Rugby’s a game after my own heart
When most people think of Valentine’s Day, they think of love, red roses, little candy conversation hearts and romantic evenings.I, on the other hand, think of hard tackles, colliding scrums, game-winning tries and face plants into hard-packed snow.For the past five years I have opted to miss out on those romantic evenings and instead take part in the annual Valentine’s Day Massacre Rugby Tournament in Breckenridge.This year was no different, and on Feb. 11 I, along with former teammates and anyone who was willing to partake in the madness – including my 17-year-old sister – formed a team and battled in what has become my favorite rugby tournament of the year.We were slated for three games, all played on packed-down snow fields lined with cherry Kool-Aid. Considering the cold weather and choice beverages we consumed to provide internal heating, we still managed to put together a pretty impressive performance – winning two games and dropping only one. Most years, the weather hasn’t been a problem and the sun has provided enough warmth to make me forget that I am playing a game that is really meant for grassy fields, in the middle of winter. But on this Saturday, negative, bone-chilling temperatures quickly made me remember where I was. Only minutes into our first game, feeling in my feet vanished and I suddenly felt as if I was walking around on peg legs. When all was said and done after the 20-minute contest, we had overcome the cold and held on for a 4-0 victory.By the time the second game rolled around, my hands had become numb and catching a ball became rather difficult – kind of like having bricks attached to the end of your arms instead of four fingers and a thumb. Instead of kicking from time to time like I usually do, I chose to hang on to the ball, figuring it was much better to be slammed into the snow than to have to chase a kick and sprint, breathing air so cold it instantly crystallized the bronchioles of my lungs.Somehow we again pulled it together, not only beating the cold, but also our second adversary, this time by a score of 2-1.Despite feeling like I was transforming into a block of ice, I was having a great time. Between games, I would defrost inside, talk to old opponents and teammates and change socks, even though that turned out to be about as useful as having a convertible in Seattle. In our final contest, I didn’t get to play much, leaving the field in an ambulance with my sister who had an asthma attack after her lungs chose not to deal with the ridiculously cold air. She got some oxygen and sucked down some magical air from inhalers and recovered just fine. Our team went on to lose the game and, needless to say, our day of rugby was done. And I didn’t really mind either – being wrapped up in those straight-out-of-the-dryer hospital blankets is an amazing feeling.After the experience, all I can say is that next year I will continue to neglect the boxes of chocolates and hand-made Valentines. I will be back on that field, fanning the flame of my annual Valentine: rugby.Joelle Milholm is a sports writer for the Post Independent.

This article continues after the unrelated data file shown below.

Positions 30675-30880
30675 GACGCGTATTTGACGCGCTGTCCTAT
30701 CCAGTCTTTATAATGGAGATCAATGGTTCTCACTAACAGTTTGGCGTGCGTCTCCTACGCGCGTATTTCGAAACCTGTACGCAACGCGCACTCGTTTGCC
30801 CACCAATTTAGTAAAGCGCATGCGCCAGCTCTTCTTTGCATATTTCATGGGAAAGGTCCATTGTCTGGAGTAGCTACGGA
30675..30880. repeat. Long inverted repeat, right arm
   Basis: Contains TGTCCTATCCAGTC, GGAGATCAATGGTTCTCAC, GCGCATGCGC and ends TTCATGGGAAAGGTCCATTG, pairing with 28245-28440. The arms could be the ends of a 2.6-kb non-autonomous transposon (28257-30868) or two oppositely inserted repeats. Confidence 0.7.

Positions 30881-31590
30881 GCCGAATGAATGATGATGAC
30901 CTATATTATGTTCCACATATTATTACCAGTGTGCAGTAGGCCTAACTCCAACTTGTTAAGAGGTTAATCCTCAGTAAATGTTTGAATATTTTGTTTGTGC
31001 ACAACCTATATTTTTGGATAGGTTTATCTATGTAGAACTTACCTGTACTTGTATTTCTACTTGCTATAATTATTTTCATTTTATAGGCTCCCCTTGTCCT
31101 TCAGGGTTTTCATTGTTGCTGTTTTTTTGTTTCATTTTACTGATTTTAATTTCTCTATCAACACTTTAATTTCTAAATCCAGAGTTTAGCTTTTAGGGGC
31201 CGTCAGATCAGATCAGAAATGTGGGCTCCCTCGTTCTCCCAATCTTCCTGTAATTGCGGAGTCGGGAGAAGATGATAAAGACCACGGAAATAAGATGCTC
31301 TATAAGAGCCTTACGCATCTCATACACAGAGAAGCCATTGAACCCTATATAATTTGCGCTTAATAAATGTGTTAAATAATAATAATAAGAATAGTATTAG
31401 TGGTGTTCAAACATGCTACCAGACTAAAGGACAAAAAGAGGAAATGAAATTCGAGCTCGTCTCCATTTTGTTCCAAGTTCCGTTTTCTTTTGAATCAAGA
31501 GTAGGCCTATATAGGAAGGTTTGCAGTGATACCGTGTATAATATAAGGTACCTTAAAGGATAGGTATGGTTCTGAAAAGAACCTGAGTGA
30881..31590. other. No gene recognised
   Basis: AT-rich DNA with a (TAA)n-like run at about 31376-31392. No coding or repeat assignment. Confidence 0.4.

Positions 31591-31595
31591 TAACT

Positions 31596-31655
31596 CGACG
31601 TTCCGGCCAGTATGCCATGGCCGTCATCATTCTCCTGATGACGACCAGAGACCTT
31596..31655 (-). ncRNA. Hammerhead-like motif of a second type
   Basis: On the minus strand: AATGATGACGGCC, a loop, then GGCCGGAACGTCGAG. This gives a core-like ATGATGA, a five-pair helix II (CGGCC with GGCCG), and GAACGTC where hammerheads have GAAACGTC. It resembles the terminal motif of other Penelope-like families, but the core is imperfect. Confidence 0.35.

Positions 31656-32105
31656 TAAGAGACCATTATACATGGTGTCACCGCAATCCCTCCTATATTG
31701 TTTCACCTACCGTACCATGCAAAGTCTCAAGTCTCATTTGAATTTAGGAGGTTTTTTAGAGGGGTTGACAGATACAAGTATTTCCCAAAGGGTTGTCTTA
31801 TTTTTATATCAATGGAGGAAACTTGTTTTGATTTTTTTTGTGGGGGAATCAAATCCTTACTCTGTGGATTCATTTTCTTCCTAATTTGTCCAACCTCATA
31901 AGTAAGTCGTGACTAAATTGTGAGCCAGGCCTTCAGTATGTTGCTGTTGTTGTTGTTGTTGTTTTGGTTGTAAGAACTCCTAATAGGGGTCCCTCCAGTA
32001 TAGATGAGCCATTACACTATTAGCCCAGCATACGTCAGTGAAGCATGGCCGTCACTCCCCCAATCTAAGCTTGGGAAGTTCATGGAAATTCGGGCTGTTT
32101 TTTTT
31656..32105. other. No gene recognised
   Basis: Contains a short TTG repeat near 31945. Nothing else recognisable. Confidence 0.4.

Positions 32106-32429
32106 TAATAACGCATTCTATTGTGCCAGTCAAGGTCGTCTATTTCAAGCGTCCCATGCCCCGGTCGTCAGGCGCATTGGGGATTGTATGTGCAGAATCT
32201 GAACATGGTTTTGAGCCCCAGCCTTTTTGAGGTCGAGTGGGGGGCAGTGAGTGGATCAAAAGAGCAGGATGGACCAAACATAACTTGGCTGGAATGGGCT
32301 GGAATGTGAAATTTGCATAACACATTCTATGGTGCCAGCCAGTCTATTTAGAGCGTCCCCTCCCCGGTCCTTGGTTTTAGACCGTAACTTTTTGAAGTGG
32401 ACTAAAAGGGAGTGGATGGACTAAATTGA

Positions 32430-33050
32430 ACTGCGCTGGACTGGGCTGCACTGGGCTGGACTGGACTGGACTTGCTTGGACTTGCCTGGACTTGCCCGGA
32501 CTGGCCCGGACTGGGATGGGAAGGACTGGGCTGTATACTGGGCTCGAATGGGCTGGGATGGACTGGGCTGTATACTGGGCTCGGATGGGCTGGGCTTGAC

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Six members of the Glenwood Springers Track and Field Club traveled to Aurora July 10-11 to compete in the Colorado State Junior Olympic Meet with coach Anne Swanson.